There is no doubt that Tibet has huge groundwater resources that have barely been tapped. But as for the "green consumption" part, very little chance of that happening. As Canadian water activist Maude Barlow puts it: "The bottled water industry is one of the most polluting industries on Earth, and one of the least regulated."
The prestigious 5100 brand
Is China concerned about melting glaciers in Tibet? Well, it seems entrepreneurs are more interested in tapping Tibet's glacial meltwater and putting it in plastic bottles as a status symbol. The Tibetan brand 5100 is served up in first-class and business on Air China flights. Tibet 5100 Glacier Spring Water has been heavily promoted by being handed out on high-speed trains (China Railway Express) and by being the official bottled water at high-level CCP events, such as the 60th anniversary of the founding of the CCP, which took place in 2009.
The source of 5100 is a spring at Damxung, about 170km north of Lhasa. The brand 5100 supposedly derives from the elevation of the spring. The processing plant is only 22km from the rail-line, and this is key to its success—as the bottled water is destined for export to east coast cities like Shanghai and Beijing. Without the railway, the venture would simply not work.
This is a joint-venture with Canadian-Chinese entrepreneur, Wallace Yu, whose company is headquartered in Hong Kong. Yu hopes to make 5100 a premium bottled water brand with an international reach—a sort of Chinese version of Perrier. In 2009, his company, Tibet 5100 Water Resources Holdings Ltd, produced almost two million gallons of bottled water, which was shipped out of Tibet by train, in a business estimated to be worth over $100 million a year. The water collected would otherwise flow through wetlands where yaks and sheep graze. It is not known how the factory's siphoning of water has impacted the ecosystem. Double whammy: plastic bottles are disastrous for the environment.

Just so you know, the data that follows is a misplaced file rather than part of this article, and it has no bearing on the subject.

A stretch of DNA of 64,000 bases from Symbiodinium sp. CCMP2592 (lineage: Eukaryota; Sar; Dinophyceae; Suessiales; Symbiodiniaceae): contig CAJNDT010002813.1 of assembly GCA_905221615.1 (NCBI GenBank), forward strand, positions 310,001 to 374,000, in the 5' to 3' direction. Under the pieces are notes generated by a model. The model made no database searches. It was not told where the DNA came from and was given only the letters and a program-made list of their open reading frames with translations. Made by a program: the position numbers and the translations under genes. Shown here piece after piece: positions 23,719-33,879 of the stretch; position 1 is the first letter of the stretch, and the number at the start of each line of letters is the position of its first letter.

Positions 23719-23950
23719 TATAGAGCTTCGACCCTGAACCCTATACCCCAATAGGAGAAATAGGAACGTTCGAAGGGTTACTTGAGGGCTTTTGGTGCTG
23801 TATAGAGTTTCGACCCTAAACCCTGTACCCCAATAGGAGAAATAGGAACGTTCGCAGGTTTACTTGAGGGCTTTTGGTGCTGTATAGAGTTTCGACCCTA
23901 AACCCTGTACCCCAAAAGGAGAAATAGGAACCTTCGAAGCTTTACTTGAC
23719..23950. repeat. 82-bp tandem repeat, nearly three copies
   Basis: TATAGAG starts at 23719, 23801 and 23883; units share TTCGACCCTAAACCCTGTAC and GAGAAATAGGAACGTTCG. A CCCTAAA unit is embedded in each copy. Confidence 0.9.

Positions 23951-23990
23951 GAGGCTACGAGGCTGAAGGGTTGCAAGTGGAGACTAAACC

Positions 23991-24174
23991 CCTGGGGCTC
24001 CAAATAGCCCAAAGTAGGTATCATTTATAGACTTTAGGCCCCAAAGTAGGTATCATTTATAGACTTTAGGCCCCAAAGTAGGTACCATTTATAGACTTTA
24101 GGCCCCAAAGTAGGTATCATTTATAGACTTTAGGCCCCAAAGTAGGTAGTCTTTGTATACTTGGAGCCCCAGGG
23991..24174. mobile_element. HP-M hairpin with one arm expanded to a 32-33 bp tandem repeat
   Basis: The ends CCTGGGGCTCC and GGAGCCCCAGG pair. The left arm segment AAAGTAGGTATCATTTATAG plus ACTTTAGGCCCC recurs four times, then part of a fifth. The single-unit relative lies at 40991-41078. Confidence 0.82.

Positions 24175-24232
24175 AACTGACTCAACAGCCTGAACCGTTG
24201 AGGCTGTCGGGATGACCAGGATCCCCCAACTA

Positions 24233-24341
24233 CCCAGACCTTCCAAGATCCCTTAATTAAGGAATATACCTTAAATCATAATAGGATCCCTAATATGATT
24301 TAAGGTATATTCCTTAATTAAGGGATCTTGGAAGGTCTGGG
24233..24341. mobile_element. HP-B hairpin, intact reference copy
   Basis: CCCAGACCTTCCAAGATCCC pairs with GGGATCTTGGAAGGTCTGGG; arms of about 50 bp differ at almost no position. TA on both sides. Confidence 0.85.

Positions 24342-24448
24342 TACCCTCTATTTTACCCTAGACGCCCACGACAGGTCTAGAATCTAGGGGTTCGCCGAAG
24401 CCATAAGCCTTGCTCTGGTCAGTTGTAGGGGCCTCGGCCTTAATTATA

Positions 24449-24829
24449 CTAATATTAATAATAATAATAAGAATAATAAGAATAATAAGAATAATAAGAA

A single 330ml bottle of the "Tibet Spring" mineral water costs 7.5 yuan at retail in Shanghai or Beijing—about five times the price of a 550ml bottle from a non-premium company. So the 5100 brand appears to be aimed at China's rich, who fall for the hype that portrays the water as deriving from a pure source in the pure land of Tibet. Then again, knowing about China's environmental nightmares, what rich person would trust local brands of bottled water?
The venture hopes to establish 5100 as a world-class brand, with distribution assistance from Danish companies Carlsberg and Alectia. However, 5100 may run into some stiff resistance from Tibet support groups as tainted water.
The annual monsoons in Asia and India used to be predictable. Today they are not. In 2010, way too much rain, with massive flooding in Pakistan and India, sent Pakistan into a crisis situation. At the edge of the Tibetan plateau, in Gansu province, massive mudslides killed thousands. This disaster can be directly attributed to rapacious Chinese loggers, who removed all the forest cover on the mountains in Gansu. But haywire monsoons—that is a different story. The 2009 annual monsoon in India was the worst in four decades: too late, too little rain.
Tidal surges in Bangladesh at the same time are the highest ever seen. Cyclones battering the coast of Bangladesh and southern India are becoming more frequent—and more vicious. The period 2009-2010 saw the worst droughts in Thailand in five decades, huge dust storms hammering Beijing, and rapidly expanding desertification in northern China.
Coincidence? or are these factors related to drastic changes on the Tibetan Plateau itself, altering jet-stream patterns? The Tibet Plateau drives jet-stream winds that influence seasonal weather patterns for millions. In fact, Tibet is the predominant driver of South Asia's annual monsoon winds, which deliver summer rains from eastern Pakistan to central China.